Article 2 of the Meiji consitution (full text here) says:

The Imperial Throne shall be succeeded to by Imperial male descendants, according to the provisions of the Imperial House Law.

A history book I was perusing indicated that this was a break with previous Japanese tradition and explains this by Prussian-German influence. This explanation makes a lot of sens, since two Prussian experts (Rudolf von Gneist and Lorenz von Stein) were helping with the drafts.

However, the Japanese did reject some European notions they didn't want in their constitution: (wiki article, "drafting" section):

[Ito Hirobuni, chair of the drafting commission] also rejected some notions as unfit for Japan, as they stemmed from European constitutional practice and Christianity.

So, I'd like to know if there was some internal debate on this point, in which some Japanese upheld the traditional approach which allowed for a ruling empress - and why did the German (Salic?) approach prevail?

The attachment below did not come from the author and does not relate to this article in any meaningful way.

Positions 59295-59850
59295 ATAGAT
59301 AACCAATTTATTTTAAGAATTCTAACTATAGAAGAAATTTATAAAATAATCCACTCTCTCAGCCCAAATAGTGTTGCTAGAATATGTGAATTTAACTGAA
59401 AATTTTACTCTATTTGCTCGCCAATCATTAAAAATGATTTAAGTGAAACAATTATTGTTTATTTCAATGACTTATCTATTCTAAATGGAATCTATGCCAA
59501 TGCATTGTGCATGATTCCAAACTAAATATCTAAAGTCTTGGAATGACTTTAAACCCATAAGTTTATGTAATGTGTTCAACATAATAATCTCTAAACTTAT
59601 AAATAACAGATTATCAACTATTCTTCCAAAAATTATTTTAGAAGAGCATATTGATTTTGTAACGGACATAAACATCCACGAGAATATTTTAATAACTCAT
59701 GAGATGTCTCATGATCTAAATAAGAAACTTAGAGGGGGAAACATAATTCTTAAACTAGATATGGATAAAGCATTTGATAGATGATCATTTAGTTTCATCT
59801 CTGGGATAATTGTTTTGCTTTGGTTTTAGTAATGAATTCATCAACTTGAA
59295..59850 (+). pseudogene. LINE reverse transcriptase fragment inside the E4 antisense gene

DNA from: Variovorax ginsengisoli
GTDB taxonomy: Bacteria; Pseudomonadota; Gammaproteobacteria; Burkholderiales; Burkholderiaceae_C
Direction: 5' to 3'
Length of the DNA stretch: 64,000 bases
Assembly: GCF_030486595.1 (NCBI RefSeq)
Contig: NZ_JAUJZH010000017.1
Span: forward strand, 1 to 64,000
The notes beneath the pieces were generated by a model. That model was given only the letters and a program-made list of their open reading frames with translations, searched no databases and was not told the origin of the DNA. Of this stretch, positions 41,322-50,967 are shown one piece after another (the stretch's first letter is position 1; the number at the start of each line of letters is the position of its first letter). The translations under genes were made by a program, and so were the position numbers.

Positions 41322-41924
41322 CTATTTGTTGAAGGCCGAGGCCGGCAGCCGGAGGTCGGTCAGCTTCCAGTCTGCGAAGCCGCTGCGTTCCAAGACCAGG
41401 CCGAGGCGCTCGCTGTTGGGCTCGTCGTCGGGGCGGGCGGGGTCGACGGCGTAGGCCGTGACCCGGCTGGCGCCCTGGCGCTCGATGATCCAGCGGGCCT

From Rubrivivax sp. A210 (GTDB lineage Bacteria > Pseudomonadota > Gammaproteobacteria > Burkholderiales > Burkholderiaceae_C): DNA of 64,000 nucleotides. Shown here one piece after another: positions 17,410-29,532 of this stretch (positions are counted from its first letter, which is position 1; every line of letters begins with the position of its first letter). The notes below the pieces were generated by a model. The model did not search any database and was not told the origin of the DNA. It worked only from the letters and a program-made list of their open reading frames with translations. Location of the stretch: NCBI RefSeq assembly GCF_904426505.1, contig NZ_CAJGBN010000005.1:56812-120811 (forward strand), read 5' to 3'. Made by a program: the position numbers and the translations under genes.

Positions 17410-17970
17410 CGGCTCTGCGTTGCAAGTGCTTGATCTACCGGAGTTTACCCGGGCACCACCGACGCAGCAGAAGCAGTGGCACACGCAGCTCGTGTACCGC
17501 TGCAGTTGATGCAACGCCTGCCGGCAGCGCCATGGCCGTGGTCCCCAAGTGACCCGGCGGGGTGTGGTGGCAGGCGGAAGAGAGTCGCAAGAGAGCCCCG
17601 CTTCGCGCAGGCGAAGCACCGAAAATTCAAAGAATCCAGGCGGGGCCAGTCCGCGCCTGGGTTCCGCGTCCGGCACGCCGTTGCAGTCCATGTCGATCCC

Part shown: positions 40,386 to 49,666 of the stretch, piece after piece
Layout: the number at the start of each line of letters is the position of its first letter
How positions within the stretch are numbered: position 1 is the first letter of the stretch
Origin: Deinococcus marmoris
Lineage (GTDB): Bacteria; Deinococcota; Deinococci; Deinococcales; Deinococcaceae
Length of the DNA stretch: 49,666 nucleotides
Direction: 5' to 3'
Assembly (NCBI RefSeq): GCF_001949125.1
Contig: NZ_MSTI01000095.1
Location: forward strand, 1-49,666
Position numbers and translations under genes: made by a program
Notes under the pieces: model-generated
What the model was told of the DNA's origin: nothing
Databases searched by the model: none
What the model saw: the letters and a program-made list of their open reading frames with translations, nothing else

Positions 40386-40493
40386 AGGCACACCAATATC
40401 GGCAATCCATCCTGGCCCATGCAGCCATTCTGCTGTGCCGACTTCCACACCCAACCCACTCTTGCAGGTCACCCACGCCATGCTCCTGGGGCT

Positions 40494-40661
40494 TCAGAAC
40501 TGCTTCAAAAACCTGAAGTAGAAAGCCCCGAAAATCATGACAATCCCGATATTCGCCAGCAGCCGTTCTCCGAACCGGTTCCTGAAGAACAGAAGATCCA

• Why the downvote? Commented May 12, 2013 at 19:58
  • 2
    With only 2 empresses in the last twelve hundred years or more it doesn't seem like that much of a break with tradition.
    – Oldcat
    Commented Aug 28, 2014 at 18:12
  • 1
    One purpose of the new law was to restrict the number of possible successors - cutting of the female succession lines is a rather effective way to do it. Also, as @Oldcat has mentioned, female emperors were very rare, unlike one would expect.
    – Greg
    Commented Dec 24, 2015 at 3:56

2 Answers 2


I think the biggest motivation for excluding women as successors is to limit the number of potential heirs and to concentrate power for the reigning sovereign. Furthermore the reasons against doing so are weak.

Japanese Empresses